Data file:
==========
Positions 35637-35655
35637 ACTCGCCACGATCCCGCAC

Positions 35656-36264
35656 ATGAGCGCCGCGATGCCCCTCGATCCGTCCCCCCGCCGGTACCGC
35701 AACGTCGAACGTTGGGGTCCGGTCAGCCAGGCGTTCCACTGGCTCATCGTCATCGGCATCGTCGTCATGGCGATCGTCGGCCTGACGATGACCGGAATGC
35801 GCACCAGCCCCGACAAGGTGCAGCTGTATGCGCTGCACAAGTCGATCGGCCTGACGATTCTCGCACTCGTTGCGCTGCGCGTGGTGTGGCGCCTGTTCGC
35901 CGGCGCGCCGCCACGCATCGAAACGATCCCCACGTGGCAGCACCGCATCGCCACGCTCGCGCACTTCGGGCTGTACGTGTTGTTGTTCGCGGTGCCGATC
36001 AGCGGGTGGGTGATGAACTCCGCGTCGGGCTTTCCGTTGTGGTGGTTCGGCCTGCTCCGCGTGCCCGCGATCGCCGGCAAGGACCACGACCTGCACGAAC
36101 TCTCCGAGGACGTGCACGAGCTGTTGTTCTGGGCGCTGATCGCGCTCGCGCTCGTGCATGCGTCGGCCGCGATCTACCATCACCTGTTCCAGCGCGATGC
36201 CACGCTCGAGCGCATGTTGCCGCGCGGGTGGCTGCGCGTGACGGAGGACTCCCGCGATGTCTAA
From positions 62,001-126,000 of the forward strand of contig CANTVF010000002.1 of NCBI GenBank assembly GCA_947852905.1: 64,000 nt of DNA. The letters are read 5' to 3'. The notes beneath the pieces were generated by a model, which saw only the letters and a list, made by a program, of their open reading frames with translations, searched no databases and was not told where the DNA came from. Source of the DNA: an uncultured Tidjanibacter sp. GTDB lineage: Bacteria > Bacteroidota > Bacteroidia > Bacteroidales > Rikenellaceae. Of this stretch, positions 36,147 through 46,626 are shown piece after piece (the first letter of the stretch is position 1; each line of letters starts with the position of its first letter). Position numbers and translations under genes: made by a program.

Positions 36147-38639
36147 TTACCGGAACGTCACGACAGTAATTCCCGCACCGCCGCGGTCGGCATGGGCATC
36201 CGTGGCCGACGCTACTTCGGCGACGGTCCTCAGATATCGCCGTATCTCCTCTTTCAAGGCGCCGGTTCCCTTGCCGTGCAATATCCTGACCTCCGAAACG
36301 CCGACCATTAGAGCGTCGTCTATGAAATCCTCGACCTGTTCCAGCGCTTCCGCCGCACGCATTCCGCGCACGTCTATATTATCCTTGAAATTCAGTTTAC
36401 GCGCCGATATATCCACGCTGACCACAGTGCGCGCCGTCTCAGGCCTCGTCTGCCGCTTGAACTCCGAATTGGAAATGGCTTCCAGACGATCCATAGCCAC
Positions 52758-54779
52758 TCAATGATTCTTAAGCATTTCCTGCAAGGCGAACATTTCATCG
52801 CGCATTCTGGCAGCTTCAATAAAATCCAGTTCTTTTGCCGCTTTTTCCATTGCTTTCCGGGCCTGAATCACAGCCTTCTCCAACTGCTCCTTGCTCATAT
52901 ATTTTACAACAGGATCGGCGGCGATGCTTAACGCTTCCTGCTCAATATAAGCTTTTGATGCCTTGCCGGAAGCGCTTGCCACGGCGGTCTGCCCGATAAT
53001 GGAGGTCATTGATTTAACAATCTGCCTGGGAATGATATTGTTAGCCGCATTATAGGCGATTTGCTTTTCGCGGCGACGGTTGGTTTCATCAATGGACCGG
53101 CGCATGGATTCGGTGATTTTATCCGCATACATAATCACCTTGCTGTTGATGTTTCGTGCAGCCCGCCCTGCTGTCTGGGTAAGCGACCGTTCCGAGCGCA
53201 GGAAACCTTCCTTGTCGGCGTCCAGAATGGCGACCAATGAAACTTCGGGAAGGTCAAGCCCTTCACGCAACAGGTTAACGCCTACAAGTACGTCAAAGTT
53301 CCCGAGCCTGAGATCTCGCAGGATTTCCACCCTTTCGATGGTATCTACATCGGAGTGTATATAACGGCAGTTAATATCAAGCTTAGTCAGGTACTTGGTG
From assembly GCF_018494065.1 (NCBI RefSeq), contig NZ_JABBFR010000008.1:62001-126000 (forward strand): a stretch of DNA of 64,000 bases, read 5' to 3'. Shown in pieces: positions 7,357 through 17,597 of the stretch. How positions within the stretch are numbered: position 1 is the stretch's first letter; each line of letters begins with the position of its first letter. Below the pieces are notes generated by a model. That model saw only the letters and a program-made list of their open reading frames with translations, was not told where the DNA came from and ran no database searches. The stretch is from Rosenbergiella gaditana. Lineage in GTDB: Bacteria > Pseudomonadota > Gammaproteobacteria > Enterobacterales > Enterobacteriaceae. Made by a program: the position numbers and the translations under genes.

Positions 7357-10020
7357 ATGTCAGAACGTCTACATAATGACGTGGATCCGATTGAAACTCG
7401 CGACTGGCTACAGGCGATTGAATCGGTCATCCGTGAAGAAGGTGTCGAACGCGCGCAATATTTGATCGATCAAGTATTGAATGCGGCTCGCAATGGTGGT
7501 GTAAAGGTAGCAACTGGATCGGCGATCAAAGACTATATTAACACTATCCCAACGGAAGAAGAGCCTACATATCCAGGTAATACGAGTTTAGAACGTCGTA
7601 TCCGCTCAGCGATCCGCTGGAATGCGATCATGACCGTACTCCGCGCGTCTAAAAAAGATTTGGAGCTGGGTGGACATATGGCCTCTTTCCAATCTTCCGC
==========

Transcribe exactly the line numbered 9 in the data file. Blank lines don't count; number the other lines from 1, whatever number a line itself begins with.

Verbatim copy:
36101 TCTCCGAGGACGTGCACGAGCTGTTGTTCTGGGCGCTGATCGCGCTCGCGCTCGTGCATGCGTCGGCCGCGATCTACCATCACCTGTTCCAGCGCGATGC